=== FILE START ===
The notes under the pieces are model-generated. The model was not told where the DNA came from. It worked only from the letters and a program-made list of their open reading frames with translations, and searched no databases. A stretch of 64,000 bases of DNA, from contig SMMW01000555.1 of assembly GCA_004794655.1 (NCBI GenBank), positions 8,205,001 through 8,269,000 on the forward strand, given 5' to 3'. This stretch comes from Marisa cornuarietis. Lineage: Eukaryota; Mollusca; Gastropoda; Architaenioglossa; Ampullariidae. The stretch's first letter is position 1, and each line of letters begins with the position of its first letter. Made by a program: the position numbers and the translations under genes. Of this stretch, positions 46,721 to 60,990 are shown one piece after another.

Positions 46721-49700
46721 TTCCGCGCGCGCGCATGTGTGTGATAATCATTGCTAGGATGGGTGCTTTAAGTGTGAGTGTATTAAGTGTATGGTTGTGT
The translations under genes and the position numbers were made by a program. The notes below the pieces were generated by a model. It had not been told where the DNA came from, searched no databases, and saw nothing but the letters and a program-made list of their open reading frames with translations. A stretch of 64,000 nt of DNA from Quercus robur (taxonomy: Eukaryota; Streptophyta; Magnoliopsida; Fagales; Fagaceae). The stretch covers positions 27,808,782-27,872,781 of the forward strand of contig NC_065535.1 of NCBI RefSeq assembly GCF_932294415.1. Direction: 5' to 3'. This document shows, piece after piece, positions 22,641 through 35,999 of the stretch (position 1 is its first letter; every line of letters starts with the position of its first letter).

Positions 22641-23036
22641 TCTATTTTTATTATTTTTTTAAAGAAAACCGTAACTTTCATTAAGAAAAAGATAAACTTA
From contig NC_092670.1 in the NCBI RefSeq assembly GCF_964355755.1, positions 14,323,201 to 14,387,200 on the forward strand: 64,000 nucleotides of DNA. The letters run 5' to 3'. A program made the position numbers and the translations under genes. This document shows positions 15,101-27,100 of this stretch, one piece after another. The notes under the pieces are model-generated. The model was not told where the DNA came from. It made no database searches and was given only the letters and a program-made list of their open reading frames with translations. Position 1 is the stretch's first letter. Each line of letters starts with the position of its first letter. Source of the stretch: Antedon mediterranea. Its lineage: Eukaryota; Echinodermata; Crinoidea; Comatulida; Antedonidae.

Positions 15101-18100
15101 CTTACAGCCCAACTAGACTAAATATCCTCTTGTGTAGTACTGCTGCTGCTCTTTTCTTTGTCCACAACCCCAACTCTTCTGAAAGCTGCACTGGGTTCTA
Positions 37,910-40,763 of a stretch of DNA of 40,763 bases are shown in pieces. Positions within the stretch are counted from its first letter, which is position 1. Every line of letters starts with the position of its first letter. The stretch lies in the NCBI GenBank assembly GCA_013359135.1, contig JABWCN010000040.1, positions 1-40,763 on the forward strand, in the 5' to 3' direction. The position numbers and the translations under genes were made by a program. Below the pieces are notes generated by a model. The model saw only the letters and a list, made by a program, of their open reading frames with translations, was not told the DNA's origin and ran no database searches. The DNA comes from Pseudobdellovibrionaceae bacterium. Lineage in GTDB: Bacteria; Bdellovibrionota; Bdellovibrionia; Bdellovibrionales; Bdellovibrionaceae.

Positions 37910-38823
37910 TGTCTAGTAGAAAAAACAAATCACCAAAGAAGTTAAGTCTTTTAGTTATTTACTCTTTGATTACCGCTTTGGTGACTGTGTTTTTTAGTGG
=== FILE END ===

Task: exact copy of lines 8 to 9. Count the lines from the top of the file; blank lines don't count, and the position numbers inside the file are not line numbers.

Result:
Positions 15101-18100
15101 CTTACAGCCCAACTAGACTAAATATCCTCTTGTGTAGTACTGCTGCTGCTCTTTTCTTTGTCCACAACCCCAACTCTTCTGAAAGCTGCACTGGGTTCTA